As UWM’s spring break approaches, I hope you have enjoyable time planned, even if it’s just a change from your usual schedule and routine. Today, I write to share the latest news on Wisconsin’s 2019-21 biennial and capital budget processes.
Governor’s Proposed Executive Budget
Governor Tony Evers announced his proposal for UW System’s (UWS) 2019-21 biennial budget, which includes:
- An increase in ongoing, annual funding for UWS of $43.7M in 2019-20, increasing to $65.9M in 20-21;
- Funding of $40.4M to cover 70% of the costs of a 2% pay plan increase for UWS employees in both 19-20 and 20-21
- $45M over the biennium for capacity building initiatives to enhance student services and to meet high demand fields such as IT, nursing and STEM
- A provision of $5M for student services at two-year campuses, over two years
- A continuation for two additional years of the tuition freeze for undergraduate residents, but with an allocation to UWS of $50.4M over the same period to “fund the freeze”
- One-time funding of $10M in 2019-20 for financial aid for Ph.D. students in nursing, to encourage nursing students to become nurse educators; and
- A proposal to allow undocumented Wisconsin residents to pay resident UWS tuition rates.
The Governor’s proposal also eliminates performance base funding programs, which were implemented in the 2017-19 state operating budget and provided $27.5M annually to UWS.
The Governor’s biennial budget proposal is available here. The Legislature now begins its review of the proposal, with public hearings conducted by the Joint Finance Committee and, eventually, a full debate in both the State Assembly and State Senate this spring. The compensation plan proposal requires an additional approval from the Joint Committee on Employment Relations.
Proposed Capital Budget
Today, the Governor supported the following UWM building and renovation projects in his recommended 2019-21 state capital budget.
- $129M to construct a new chemistry building;
- $40M in infrastructure repairs to the main campus student union; and
- $7M for an annex to the Klotsche Center to improve student recreation and sports offerings.
The chemistry building would be paid with state tax dollars. The union and Klotsche annex projects are funded through segregated fees that are already being collected. Neither project will result in future increases to student segregated fees. We are extremely pleased with the Governor’s recommendations, which will significantly enhance student experiences in STEM fields, socially and in recreation.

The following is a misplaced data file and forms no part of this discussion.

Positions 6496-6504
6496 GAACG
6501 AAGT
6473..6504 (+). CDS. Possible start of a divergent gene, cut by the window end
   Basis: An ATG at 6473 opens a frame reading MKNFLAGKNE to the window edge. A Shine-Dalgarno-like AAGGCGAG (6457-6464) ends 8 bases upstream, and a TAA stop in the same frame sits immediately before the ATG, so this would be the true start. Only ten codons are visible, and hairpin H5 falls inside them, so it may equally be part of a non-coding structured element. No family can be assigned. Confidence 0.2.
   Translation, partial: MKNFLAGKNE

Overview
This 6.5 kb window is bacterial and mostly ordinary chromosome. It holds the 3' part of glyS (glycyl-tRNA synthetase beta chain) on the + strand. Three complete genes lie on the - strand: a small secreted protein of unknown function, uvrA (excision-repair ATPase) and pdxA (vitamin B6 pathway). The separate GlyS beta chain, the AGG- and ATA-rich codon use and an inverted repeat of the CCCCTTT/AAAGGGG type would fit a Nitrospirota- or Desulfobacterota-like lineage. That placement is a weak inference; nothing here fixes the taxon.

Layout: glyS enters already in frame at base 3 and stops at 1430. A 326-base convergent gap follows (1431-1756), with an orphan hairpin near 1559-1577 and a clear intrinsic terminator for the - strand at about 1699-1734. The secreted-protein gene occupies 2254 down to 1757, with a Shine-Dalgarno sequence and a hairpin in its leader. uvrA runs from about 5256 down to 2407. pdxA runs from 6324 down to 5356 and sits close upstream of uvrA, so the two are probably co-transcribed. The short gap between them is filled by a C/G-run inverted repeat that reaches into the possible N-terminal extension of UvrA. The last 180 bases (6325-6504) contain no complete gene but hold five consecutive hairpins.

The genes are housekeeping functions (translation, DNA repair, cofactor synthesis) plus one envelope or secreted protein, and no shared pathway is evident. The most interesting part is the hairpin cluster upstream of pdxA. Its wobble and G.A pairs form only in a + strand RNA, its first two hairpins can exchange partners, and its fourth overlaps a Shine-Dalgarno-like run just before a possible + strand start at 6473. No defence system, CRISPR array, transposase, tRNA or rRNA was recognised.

The Governor’s proposed capital budget is available here. Similar to the operating budget, the capital budget will now be reviewed and debated by the Legislature.
Next Steps and Your Role
Our State Budget Information web site has many resources and I encourage you to check it regularly for the latest news and updates. As you engage in the budget process, please remember to use personal resources including non-work time, noting the UW System rules regarding engaging in political activity.
The coming weeks and months will provide opportunities to learn details about how the various components of the proposal will affect UWM. There are likely to be changes to this proposal as it progresses through the legislative process. Overall, I am pleased with Governor Evers’ plan for additional funding, including the compensation plan. This direction is consistent with what we have been requesting and what will benefit our students, faculty and staff and the state of Wisconsin.
Thank you for your interest in the budget process and your contributions to UWM, which help us tell our story of why we are deserving of investment and how such funding yields significant dividends for our students, the region, state and beyond.
Mark A. Mone
University of Wisconsin-Milwaukee